When I was a child I had a scrap-book. In it I kept various souvenirs and mementoes. I thought this would be a nice thing to do with my own child, so I bought a scrap-book, then felt guilty ever after for not having got round to putting anything in it, and since my child hasn’t shown much interest, it has fallen by the wayside.
Then, someone told me about the treasure box. Rather like a scrap-book, but without any pesky sticking, and able to contain items of a shape and size other than very thin and flat, the treasure box is a place you can keep, well, anything you like.
Favourite cot toy from babyhood.
Once favourite book now grown out of and cast aside.
Tickets from first train, plane, bus or boat ride, or any rides you like.
Random photos that people have given us and I was never quite sure what to do with.
Selected congratulations cards from when child was born.
Mementoes of special family events; an invitation to Grandad’s 70th birthday party, the birth of a cousin, a wedding….
Selected things my child has made that he was particularly pleased with and likely to remember.
Entry tickets from days out.
A pebble or shell from a day out at the beach.
Achievements; badges and certificates.
Select photos of milestone events – first started to walk, first mastered scooter/bike, first sleepover at Granny’s, first camping trip…….Nowadays we tend to store all our photos electronically, so opportunities to look through photos together, whilst still perfectly possible, just don’t present themselves as readily, so it’s nice to print some select ones out, for the treasure box or for the walls.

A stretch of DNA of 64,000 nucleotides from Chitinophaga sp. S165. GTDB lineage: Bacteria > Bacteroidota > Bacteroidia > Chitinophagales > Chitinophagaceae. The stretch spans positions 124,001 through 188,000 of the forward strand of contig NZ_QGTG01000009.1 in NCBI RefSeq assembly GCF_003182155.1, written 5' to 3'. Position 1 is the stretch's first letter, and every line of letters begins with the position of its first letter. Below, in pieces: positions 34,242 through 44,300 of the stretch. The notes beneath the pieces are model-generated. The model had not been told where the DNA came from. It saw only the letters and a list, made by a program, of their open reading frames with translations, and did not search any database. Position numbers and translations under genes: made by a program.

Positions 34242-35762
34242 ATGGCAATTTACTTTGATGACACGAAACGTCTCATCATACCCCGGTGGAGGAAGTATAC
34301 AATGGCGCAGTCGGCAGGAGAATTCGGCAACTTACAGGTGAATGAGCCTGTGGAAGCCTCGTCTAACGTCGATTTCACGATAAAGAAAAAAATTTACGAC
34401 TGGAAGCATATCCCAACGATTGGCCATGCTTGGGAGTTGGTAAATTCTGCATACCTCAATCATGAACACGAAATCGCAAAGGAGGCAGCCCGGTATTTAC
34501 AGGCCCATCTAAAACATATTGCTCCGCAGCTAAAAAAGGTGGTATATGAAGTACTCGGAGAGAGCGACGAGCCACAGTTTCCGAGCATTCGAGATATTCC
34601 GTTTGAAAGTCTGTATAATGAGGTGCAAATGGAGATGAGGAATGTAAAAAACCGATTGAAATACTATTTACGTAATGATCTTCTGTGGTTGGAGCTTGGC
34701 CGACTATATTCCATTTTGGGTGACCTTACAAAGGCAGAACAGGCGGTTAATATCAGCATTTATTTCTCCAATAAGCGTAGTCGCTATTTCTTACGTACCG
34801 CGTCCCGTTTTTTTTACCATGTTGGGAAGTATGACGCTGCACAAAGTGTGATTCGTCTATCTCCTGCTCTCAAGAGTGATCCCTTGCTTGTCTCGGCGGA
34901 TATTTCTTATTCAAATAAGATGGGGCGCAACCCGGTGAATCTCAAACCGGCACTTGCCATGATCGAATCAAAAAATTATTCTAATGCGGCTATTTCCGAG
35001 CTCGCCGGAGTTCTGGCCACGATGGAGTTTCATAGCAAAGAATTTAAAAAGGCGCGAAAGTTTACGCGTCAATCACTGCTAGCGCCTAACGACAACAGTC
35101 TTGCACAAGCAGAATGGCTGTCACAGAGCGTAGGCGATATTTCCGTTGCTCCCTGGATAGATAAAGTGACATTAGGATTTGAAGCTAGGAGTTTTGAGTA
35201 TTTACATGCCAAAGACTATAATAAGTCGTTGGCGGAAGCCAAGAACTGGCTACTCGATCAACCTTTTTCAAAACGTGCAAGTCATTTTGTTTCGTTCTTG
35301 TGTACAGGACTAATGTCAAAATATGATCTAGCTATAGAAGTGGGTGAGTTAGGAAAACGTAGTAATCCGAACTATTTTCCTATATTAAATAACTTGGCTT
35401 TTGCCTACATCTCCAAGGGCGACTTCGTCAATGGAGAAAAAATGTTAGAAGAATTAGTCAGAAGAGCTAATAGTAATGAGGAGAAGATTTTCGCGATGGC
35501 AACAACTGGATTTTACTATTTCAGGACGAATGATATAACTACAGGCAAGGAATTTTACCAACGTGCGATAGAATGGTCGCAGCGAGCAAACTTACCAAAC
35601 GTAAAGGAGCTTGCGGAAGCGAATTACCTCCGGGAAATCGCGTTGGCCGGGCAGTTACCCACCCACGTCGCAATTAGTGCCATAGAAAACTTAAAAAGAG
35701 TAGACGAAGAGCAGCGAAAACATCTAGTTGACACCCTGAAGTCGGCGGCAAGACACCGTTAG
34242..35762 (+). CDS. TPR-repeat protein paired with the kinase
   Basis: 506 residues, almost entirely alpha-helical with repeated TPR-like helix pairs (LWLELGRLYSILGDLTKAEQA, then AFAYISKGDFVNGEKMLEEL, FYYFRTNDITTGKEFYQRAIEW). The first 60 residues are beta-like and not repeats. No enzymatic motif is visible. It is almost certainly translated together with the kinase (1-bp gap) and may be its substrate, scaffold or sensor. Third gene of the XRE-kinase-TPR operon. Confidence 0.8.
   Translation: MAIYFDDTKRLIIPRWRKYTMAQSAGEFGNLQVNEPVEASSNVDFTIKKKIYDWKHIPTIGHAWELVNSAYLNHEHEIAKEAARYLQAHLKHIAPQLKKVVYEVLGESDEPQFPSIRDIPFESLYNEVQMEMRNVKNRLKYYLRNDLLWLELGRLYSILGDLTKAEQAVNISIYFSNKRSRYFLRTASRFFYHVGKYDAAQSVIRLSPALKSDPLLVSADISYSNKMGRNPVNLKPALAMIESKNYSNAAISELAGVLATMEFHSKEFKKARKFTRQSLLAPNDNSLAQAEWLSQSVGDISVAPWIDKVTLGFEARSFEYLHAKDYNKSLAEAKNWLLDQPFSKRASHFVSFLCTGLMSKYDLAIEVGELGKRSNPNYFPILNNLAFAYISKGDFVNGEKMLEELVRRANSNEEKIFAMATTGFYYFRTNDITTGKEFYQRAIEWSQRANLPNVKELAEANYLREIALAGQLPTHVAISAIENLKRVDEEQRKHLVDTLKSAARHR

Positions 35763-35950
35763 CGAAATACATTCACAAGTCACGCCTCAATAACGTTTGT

If you move house or redecorate you could keep scraps of the old curtains, wallpaper or carpet. It might sound a bit odd but think about your early childhood memories. Think of the home where you grew up. Think of the sights, smells and sounds that you experienced and still remember. Can you remember the colour of the curtains in your bedroom or the pattern on the wallpaper? What could you see from your bedroom window? What sounds did you fall asleep to? What else can you remember that sticks in your mind? All these things, subconsciously at first, make us feel secure and attached.
But the treasure box is not just about attachment and security. It’s about celebrating your child’s life, their unique identity, and helping them build a positive sense of self. It helps develop a sense of passing time and focusses on the many positive aspects of your child’s experiences. Plus, getting the treasure box out and spending some special time together looking through it and talking about it can be a wonderful connecting experience, and a very positive experience for your child.
What’s more, it’s something a child will really value in years to come. Every adult I’ve talked to about the treasure box says how much they’d love to have something like that from their childhood.
So decorate an old box today. Together.